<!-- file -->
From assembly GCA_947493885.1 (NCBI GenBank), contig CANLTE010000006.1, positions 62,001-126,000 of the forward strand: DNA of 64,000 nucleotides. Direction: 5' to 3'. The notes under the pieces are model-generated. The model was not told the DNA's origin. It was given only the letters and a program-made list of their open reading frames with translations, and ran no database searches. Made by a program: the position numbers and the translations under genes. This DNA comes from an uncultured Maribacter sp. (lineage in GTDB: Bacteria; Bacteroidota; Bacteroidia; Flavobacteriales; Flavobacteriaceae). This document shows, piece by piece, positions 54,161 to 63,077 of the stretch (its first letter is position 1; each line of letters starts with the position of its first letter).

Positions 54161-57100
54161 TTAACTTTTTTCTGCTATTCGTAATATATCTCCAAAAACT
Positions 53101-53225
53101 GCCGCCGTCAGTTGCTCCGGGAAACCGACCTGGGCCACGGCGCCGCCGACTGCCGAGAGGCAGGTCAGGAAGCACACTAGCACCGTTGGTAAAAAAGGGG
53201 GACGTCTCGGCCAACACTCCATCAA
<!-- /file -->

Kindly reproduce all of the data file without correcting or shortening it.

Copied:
From assembly GCA_947493885.1 (NCBI GenBank), contig CANLTE010000006.1, positions 62,001-126,000 of the forward strand: DNA of 64,000 nucleotides. Direction: 5' to 3'. The notes under the pieces are model-generated. The model was not told the DNA's origin. It was given only the letters and a program-made list of their open reading frames with translations, and ran no database searches. Made by a program: the position numbers and the translations under genes. This DNA comes from an uncultured Maribacter sp. (lineage in GTDB: Bacteria; Bacteroidota; Bacteroidia; Flavobacteriales; Flavobacteriaceae). This document shows, piece by piece, positions 54,161 to 63,077 of the stretch (its first letter is position 1; each line of letters starts with the position of its first letter).

Positions 54161-57100
54161 TTAACTTTTTTCTGCTATTCGTAATATATCTCCAAAAACT
Positions 53101-53225
53101 GCCGCCGTCAGTTGCTCCGGGAAACCGACCTGGGCCACGGCGCCGCCGACTGCCGAGAGGCAGGTCAGGAAGCACACTAGCACCGTTGGTAAAAAAGGGG
53201 GACGTCTCGGCCAACACTCCATCAA